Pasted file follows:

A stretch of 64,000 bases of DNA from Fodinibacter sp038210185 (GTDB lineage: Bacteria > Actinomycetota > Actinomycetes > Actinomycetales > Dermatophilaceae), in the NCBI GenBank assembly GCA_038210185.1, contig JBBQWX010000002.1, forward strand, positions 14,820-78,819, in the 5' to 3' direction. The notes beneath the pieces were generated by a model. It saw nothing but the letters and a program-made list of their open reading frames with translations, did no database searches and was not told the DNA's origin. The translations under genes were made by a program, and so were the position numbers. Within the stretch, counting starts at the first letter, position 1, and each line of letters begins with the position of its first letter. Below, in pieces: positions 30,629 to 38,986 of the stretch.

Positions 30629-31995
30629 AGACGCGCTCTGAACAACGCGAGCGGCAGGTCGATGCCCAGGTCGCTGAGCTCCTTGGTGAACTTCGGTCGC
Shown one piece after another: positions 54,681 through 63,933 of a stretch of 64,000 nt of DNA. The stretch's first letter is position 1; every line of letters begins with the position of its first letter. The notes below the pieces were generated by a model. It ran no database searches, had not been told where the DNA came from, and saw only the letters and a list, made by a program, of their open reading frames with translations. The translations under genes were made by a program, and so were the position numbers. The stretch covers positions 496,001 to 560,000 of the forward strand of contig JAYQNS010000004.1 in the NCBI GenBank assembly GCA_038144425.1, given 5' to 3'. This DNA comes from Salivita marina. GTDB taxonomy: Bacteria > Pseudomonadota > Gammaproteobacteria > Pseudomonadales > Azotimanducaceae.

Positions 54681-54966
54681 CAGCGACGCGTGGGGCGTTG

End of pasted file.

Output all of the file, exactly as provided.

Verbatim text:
A stretch of 64,000 bases of DNA from Fodinibacter sp038210185 (GTDB lineage: Bacteria > Actinomycetota > Actinomycetes > Actinomycetales > Dermatophilaceae), in the NCBI GenBank assembly GCA_038210185.1, contig JBBQWX010000002.1, forward strand, positions 14,820-78,819, in the 5' to 3' direction. The notes beneath the pieces were generated by a model. It saw nothing but the letters and a program-made list of their open reading frames with translations, did no database searches and was not told the DNA's origin. The translations under genes were made by a program, and so were the position numbers. Within the stretch, counting starts at the first letter, position 1, and each line of letters begins with the position of its first letter. Below, in pieces: positions 30,629 to 38,986 of the stretch.

Positions 30629-31995
30629 AGACGCGCTCTGAACAACGCGAGCGGCAGGTCGATGCCCAGGTCGCTGAGCTCCTTGGTGAACTTCGGTCGC
Shown one piece after another: positions 54,681 through 63,933 of a stretch of 64,000 nt of DNA. The stretch's first letter is position 1; every line of letters begins with the position of its first letter. The notes below the pieces were generated by a model. It ran no database searches, had not been told where the DNA came from, and saw only the letters and a list, made by a program, of their open reading frames with translations. The translations under genes were made by a program, and so were the position numbers. The stretch covers positions 496,001 to 560,000 of the forward strand of contig JAYQNS010000004.1 in the NCBI GenBank assembly GCA_038144425.1, given 5' to 3'. This DNA comes from Salivita marina. GTDB taxonomy: Bacteria > Pseudomonadota > Gammaproteobacteria > Pseudomonadales > Azotimanducaceae.

Positions 54681-54966
54681 CAGCGACGCGTGGGGCGTTG